The features and advantages of the invention will be more readily understood from the following detailed description which should be read in conjunction with the accompanying drawings

BRIEF DESCRIPTION OF THE DRAWINGS

FIG. 1 is a schematic diagram showing a circuit configured to determine admittance in accordance with some embodiments of the present invention.

FIG. 2 is a schematic diagram showing a circuit having an exclusive OR gate, the circuit configured to determine a phase angle in accordance with some embodiments of the present invention.

FIG. 2 a is a flow diagram showing waveforms into and out of an exclusive OR gate of the circuit of FIG. 2.

FIG. 3 is a block diagram showing a system for driving a transducer in accordance with some embodiments of the present invention.

FIG. 4 is a flow diagram showing elements of a frequency controller in accordance with some embodiments of the present invention.

FIG. 5 is a block diagram showing a frequency tracker utilizing admittance in accordance with some embodiments of the present invention.

FIG. 6 is a block diagram showing a frequency tracker applying phase error to a PD controller in accordance with some embodiments of the present invention.

FIG. 7 is a block diagram showing a current controller applying current error to a PID controller in accordance with some embodiments of the present invention.

FIG. 8 is a block diagram showing an output filter for filtering a drive signal to a transducer in accordance with some embodiments of the present invention.

FIG. 9 is a schematic diagram showing an output filter comprising a cascaded LC filter.

FIG. 10 is a schematic diagram showing an output filter comprising a coupled LCLC filter having magnetically coupled inductors.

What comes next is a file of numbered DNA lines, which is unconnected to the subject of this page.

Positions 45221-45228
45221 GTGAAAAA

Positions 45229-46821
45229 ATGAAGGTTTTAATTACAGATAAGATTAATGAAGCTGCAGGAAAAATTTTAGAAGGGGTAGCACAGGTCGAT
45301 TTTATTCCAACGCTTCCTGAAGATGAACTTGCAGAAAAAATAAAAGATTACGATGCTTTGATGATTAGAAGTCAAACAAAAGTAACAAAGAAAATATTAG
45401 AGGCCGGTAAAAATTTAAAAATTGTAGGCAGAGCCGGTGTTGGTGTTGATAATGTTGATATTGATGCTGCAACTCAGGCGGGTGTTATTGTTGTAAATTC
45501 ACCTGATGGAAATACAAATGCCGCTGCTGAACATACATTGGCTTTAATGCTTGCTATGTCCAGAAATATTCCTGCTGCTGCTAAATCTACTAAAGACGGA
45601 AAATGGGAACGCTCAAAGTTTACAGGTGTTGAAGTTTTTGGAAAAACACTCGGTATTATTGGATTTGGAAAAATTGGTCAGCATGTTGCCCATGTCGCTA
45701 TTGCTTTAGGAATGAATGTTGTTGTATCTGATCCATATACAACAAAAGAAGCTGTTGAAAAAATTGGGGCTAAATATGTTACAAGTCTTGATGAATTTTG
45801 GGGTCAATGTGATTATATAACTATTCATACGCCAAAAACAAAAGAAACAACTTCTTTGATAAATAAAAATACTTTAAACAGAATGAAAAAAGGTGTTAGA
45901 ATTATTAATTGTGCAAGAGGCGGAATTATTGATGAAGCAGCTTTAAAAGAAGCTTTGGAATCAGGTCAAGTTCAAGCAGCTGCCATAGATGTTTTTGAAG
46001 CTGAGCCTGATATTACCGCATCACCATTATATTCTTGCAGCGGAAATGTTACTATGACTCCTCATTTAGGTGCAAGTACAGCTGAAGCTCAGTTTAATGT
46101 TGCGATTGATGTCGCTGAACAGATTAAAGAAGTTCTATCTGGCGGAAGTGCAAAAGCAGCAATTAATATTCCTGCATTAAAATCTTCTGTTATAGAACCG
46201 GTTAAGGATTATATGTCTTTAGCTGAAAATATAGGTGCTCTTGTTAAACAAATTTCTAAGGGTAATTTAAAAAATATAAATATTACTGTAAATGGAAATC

FIG. 11 is a chart showing PWM signals for a dual channel D class amplifier with differential outputs in which the switching periods for all the signals are aligned.

FIG. 12 is a chart showing PWM signals for a dual channel D class amplifier with differential outputs in which a phase shift is inserted between PWM signals for the two channels.

FIG. 13 is a schematic diagram showing a mutliphase buck converter with coupled inductors.

FIG. 14 is a schematic diagram showing a differential amplifier output stage with coupled indcutors.

FIG. 15 is schematic diagram showing a simplified general model of the coupled inductor of FIG. 14.

FIG. 16 is a chart showing waveforms for FIG. 14 when inductors are not magnetically coupled.

FIG. 17 is a chart showing waveforms for FIG. 14 when inductors are magnetically coupled, the solid lines for inductor current corresponding to inductors magnetically coupled and broken lines for inductor current corresponding to inductors without magnetic coupling.

FIG. 18 is a chart showing waveforms for a 20 kHz output signal with 90 uH/94 nF filters with added 180 phase shift in a second oscillator, Vdc=100 V, Rload=100, the solid lines for inductor current corresponding to inductors magnetically coupled and broken lines for inductor current corresponding to inductors without magnetic coupling.

FIG. 19 is a diagram showing a D class amplifier with differential outputs in which a first PWM output signal is delayed to generate a second PWM output signal.